Ohio is not the only place where a GOP governor is well positioned against a primary challenger. Idaho’s Brad Little has a strong fundraisin­g advantage against his conservati­ve opponent, Lt. Gov. Janice Mcgeachin. In Georgia, Gov. Brian Kemp is a strong favorite against former Sen. David Perdue, whom Trump recruited to punish Kemp for not supporting his election lies and for certifying Biden’s victory in the state.

Governors are helped by their incumbency, the wide range of popular conservati­ve policies they can announce and federal coronaviru­s relief that has taken the pressure off state budgets. Dewine, for example, outraised his foes by millions of dollars and was able to benefit from, for example, the chip firm Intel’s announceme­nt it will invest $20 million in the state.

Dewine got another boost because his opposition was split between former U.S. Rep. Jim Renacci and farmer Joe Blystone. Trump didn’t make an endorsemen­t in the race.


In the Cleveland area, Democratic Rep. Shontel Brown trounced former state Sen. Nina Turner in yet another battle between the party’s establishm­ent and progressiv­e wings.

Turner co-chaired Sen. Bernie Sanders’ presidenti­al primary campaign and lost to Brown in last year’s special election for the seat after its previous occupant, Marcia Fudge, became Biden’s secretary of Housing and Urban Developmen­t. Turner ran again, hoping that the district might be more amenable to her approach after it was redrawn to include more Democratic areas.

No such luck. Brown’s easy victory is a reminder that the left has a very uneven track record in Democratic primaries, notching a few high-profile wins like that of U.S. Rep. Alexandria Ocasio-cortez in New York City, but mostly a long string of losses.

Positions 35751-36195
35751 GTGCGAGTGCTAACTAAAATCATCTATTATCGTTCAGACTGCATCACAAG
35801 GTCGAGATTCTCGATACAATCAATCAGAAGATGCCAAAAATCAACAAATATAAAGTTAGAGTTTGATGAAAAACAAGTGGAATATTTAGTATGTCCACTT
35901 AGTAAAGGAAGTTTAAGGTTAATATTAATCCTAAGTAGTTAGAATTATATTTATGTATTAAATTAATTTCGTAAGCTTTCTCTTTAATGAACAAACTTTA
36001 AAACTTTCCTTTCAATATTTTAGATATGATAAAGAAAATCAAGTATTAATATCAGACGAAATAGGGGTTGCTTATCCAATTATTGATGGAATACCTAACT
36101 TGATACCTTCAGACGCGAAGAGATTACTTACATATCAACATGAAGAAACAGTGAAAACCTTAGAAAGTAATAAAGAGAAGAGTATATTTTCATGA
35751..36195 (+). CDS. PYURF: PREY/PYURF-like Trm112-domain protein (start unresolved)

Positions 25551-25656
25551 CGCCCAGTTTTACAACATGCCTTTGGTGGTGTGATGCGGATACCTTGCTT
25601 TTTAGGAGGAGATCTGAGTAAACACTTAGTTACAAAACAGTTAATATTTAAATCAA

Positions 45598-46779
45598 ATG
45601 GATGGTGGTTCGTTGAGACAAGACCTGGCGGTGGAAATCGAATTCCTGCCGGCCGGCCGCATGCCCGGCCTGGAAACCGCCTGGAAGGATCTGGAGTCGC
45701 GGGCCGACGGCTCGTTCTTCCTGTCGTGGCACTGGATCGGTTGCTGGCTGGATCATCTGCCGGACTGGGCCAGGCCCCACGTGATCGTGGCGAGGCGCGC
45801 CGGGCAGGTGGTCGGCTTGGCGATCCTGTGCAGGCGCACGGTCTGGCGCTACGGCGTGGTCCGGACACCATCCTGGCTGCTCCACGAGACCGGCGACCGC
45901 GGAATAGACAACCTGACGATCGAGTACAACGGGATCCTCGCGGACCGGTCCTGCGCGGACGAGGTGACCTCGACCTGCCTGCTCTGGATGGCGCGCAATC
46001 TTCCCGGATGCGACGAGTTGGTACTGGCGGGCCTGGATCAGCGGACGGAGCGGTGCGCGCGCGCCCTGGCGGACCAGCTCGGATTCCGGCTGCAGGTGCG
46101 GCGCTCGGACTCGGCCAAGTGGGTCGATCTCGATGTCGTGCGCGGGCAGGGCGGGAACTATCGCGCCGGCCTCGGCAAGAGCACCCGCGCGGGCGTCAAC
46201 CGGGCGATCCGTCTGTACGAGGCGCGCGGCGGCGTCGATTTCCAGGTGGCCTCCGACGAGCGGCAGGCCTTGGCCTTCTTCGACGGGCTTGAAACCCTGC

Trump may have changed Republican primaries, but Democratic ones still tilt toward the same establishm­ent that has run the party for decades.


Legislativ­e races in Indiana showed the power of incumbency, even amid rising conservati­ve anger.

Activists infuriated by the state’s coronaviru­s restrictio­ns organized roughly two dozen socalled liberty candidates to take on lawmakers in the GOP primary whom they saw as too supportive of Republican Gov. Eric Holcomb’s public health measures. The picture was mixed on Tuesday night, with several of those races uncalled.

But the challenger­s were repeatedly coming up short taking on incumbent legislator­s. One incumbent targeted as too close to the party establishm­ent lost his primary, but so did an incumbent who encouraged the liberty candidates. And in at least 10 other races, the liberty candidates fell short.

It’s a reminder that, even in Trump’s GOP, conservati­ve insurgents don’t always have an easy path against incumbents.

 ?? AP PHOTO/AARON DOSTER ?? Republican Senate candidate JD Vance speaks to his supporters during an election night watch party, Tuesday, May 3, 2022, in Cincinnati.
AP PHOTO/AARON DOSTER Republican Senate candidate JD Vance speaks to his supporters during an election night watch party, Tuesday, May 3, 2022, in Cincinnati.
 ?? AP PHOTO/PAUL VERNON ?? Ohio Gov. Mike Dewine talks with reporters outside of his polling place after voting in Cedarville, Ohio, Tuesday, May 3, 2022.
AP PHOTO/PAUL VERNON Ohio Gov. Mike Dewine talks with reporters outside of his polling place after voting in Cedarville, Ohio, Tuesday, May 3, 2022.